I say it as a corny joke far too frequently. But the fact remains: you can never have too many clamps. These ones are at the lowest end of the spectrum. They grip without much force or versatility. But they replicate one of the most basic functions of the human hand freeing the human to use his or hers for more demanding tasks — squeezing and directing a glue bottle, making a cut, rubbing a chin.

Clamps are a feature of craft practices that involve assembling pre-made components or materials: woodwork, electronics (known as helping hands), welding. Even sewing has its own variant; we call them pins.

Woodworking clamps have soft jaws to avoid damaging the material, whereas the crocodile clips at the business end of a set of helping hands have sharp points to grip the wire. Bar cramps are designed to exert large forces across the jaw without deforming, whereas pins are optimised to stop lateral movement of the assemblage, for small size (to avoid deforming the workpiece), and for easy removal during working.

One thing’s for sure: you can never have too many clamps.

Economies of scale

I’ve never bought bubble wrap before; we just keep the useful packaging materials we receive and then reuse them when we have something to send. But now I want to ship something fragile over a large distance. And I want the recipient to have a pleasant unboxing experience. So I can’t use recycled bubble wrap that’s all torn up and covered in sticky tape. The same goes for cardboard shipping boxes and bags to put sundries in.

So I found myself hunting around on the web for the best prices for all these things. Generally, when we think about economies of scale, we think about the left side of that lever: the economy of doing things at a large scale. But when you’re buying packing materials, you soon start to feel the right side: the scale you need to buy at to get materials economically.

Anyway, we now have enough bubble wrap to last us for a good few packages. I’m looking forward to getting rid of some of it.

The joys of shipping

According to Wikipedia, a minimum viable product (MVP) is:

… a product with just enough features to gather validated learning about the product and its continued development. Gathering insights from an MVP is often less expensive than developing a product with more features, which increase costs and risk if the product fails, for example, due to incorrect assumptions.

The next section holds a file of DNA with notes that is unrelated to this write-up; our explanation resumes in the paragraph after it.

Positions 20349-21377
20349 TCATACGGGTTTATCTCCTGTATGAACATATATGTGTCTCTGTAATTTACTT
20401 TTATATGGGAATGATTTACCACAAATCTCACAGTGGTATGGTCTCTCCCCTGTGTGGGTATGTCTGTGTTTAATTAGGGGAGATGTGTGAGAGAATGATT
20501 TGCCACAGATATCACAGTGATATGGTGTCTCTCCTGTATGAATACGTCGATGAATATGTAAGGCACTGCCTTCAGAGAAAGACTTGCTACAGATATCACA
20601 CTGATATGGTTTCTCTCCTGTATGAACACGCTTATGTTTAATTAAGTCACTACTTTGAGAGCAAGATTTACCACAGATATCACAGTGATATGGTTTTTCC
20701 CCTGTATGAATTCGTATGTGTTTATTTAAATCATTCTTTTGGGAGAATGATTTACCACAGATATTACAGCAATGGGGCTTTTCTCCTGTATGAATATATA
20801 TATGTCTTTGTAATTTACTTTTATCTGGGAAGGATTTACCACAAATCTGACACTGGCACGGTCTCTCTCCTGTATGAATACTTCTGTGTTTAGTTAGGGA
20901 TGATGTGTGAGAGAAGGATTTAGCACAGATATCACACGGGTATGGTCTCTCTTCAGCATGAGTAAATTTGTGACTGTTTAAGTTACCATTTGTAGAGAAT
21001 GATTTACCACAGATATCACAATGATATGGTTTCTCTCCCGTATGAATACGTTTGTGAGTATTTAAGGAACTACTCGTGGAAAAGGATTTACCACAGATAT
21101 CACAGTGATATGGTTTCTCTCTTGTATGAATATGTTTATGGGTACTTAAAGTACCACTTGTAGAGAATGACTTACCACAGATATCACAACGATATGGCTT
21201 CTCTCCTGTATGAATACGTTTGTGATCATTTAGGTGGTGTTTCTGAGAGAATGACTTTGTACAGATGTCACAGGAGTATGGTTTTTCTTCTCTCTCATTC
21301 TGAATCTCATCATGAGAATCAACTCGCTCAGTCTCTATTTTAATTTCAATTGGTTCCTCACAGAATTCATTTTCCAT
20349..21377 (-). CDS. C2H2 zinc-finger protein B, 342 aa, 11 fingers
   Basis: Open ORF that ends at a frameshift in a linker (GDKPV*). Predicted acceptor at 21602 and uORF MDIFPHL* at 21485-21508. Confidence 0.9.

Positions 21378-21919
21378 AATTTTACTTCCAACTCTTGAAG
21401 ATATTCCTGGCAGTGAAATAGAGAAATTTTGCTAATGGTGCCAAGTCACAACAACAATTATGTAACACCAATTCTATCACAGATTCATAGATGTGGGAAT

A benefit of creating  a MVP is that you get to try out the whole process – from making something to sale and fulfilment. My 1-product Etsy shop is itself a kind of MVP. I’m testing the product (which is actually more developed than would be expected under the normal usage of this term), but I’m also testing the experience of making, marketing and selling it.

This approach, while great for testing ideas, and for keeping up momentum, also means you experience all of the kinks and challenges in the process – and all at once, with real live customers.

So I’m now feeling the pain of of one my quick assumptions, that shipping my tree product would cost about £10 in the UK, or £20 internationally. Ha, no way! Turns out it’s more like £45 to ship it to the USA.

That’s the thing abut learning, it’s often painful.

Lots to do

So now I’ve got to make my first product. I’ve already had the nasty shock of shipping charges

Now I need to work out all the details that go into making and shipping a quality product. And I need to do it all now! This is when I reach for my notebook to figure out what needs to be done…

Thinking through all the things I need to do to make and ship my first product.
Thinking through all the things I need to do to make and ship my first product.

My first sale

I put up one of the products I’ve developed on Etsy, really as a provocation to myself to put something out in the world; to let others judge it, and to think about the whole process of developing, making, marketing and shipping a product with a deeper level of commitment.

So I was somewhat surprised when a week later, someone got in touch and wanted to buy one. This might be the first time someone who I don’t know, or who is under no obligation to be polite or to encourage me, has indicated that they like what I’ve made. I feel validated by the market.

I also feel a sense of urgency to figure out the production and shipping process – the parts that I’ve glossed over in my thinking so far. How am I going to make another one of these to the right level of quality? How will I ship it to the USA? How long is it going to take? How do I present it?

It’s a very welcome kick up the arse. Uncomfortable, no doubt, but an effective way to force progress.

Hello world

Hey, thanks for visiting.

This is an experiment. I want to make things and see if others want to buy them. I want to figure out what it takes to make products, as opposed to projects.

Part of that is talking about it. Getting the word out. Raising awareness. I have worked with enough marketing people, and enough makers and artists, to know that this is the part most creative people find most difficult. I know I do. So I tried to think about what I would like to talk about. If I have to share content in order to build an audience, what would I actually enjoy sharing?

Well, there is one thing that I know is distinctive about what I do, and that’s the thinking that goes into the things I make. Making and thinking are one and the same. And I reckon sharing some of that thinking could be valuable for me and for you. So that’s what I plan to do here. Welcome.